British Army officer found not guilty of Uganda hotel rape
A married British Army officer has been cleared of raping a woman in a Ugandan hotel room after a UN meeting.
Lt Col Benedict Tomkins, 49, based at Abbey Wood, near Bristol, was acquitted by a board of Army officers at Bulford Military Court in Wiltshire.
He had denied raping the woman in her room at the Sheraton Hotel in Kampala on 7 January 2015, saying the sex had been consensual.
The board said it was "embarrassed" by Lt Col Tomkins' conduct.
The court heard the Army officer and the woman had drunk four or five glasses of red wine during dinner, and later vodka and tonic and gin and tonic.
Lt Col Tomkins said the complainant told him she was "hot and sweaty" when they began preparing for a presentation on a laptop in her room.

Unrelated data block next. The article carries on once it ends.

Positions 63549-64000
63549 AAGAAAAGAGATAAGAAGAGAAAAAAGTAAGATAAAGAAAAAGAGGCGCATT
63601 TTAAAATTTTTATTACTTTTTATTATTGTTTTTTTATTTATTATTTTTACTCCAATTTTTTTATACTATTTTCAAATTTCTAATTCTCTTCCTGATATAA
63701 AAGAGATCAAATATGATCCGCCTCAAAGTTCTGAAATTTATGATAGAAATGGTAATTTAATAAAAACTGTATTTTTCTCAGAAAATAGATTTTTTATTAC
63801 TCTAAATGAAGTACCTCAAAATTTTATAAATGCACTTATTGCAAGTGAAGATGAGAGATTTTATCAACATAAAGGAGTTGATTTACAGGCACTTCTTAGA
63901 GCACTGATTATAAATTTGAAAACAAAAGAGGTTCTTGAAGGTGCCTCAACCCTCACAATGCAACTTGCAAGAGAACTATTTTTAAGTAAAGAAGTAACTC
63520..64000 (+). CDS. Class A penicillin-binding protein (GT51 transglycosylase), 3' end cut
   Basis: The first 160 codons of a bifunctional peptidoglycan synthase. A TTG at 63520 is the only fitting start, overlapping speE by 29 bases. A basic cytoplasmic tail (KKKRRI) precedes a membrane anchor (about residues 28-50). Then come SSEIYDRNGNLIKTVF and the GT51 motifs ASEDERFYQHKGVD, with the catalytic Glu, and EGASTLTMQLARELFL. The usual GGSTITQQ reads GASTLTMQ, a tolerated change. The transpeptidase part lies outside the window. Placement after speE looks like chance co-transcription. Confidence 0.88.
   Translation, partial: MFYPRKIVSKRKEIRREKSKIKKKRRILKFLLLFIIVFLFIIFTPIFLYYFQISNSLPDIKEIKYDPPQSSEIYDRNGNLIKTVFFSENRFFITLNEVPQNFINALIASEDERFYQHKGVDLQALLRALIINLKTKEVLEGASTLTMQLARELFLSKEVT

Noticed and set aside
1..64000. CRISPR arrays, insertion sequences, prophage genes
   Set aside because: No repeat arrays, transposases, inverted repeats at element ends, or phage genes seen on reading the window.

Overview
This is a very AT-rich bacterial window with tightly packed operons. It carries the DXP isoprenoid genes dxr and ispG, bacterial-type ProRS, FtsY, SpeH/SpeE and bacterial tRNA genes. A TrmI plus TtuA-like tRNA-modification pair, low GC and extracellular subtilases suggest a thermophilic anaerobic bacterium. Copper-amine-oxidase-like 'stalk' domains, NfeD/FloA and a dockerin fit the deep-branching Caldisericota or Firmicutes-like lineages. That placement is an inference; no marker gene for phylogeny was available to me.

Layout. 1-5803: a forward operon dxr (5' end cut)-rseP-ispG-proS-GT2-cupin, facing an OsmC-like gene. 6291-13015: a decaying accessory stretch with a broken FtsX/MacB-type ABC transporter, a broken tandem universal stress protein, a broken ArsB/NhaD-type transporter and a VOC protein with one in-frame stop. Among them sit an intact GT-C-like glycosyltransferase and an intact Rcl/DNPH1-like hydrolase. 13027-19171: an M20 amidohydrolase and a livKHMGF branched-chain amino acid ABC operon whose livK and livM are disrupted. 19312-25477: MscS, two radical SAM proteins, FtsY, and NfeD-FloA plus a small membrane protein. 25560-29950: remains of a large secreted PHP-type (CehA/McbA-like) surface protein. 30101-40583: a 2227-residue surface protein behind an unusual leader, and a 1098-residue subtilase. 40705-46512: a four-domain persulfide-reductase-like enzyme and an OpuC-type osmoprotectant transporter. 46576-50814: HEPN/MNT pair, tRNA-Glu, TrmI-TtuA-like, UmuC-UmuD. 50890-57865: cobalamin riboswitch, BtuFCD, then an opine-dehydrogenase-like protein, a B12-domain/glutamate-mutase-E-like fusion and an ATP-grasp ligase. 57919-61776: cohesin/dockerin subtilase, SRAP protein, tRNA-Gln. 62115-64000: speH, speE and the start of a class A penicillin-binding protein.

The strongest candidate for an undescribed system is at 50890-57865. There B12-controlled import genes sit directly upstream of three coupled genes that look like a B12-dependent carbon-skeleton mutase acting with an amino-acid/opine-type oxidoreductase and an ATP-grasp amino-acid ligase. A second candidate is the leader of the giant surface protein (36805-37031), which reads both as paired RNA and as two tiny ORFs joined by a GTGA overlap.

He said: "As a joke, I said: 'We could do it naked of course'.
"It was smutty, it was possibly more of its moment."
He added: "This wasn't a long-term romance, this was two people who met one night, had an enjoyable night and ended up having sex."
A board of seven Army officers took two hours to acquit Lt Col Tomkins of a single count of rape.
Brig Paul Tennant, the president of the board, said: "Despite unanimously and overwhelmingly reaching a finding of not guilty, we have been similarly united in our corporate embarrassment by the conduct of the defendant.
"We as commissioned officers feel strongly that Lt Col Tomkins' behaviour, even by his own account, fell wholly and demonstrably short of what we would expect of an officer of his rank and experience.
"This failure goes well beyond the fact of his infidelity."
Judge Advocate General Jeff Blackett said: "I would like to put it on record that too many offences occur because of the abuse of alcohol, more needs to be done by the services to address this issue."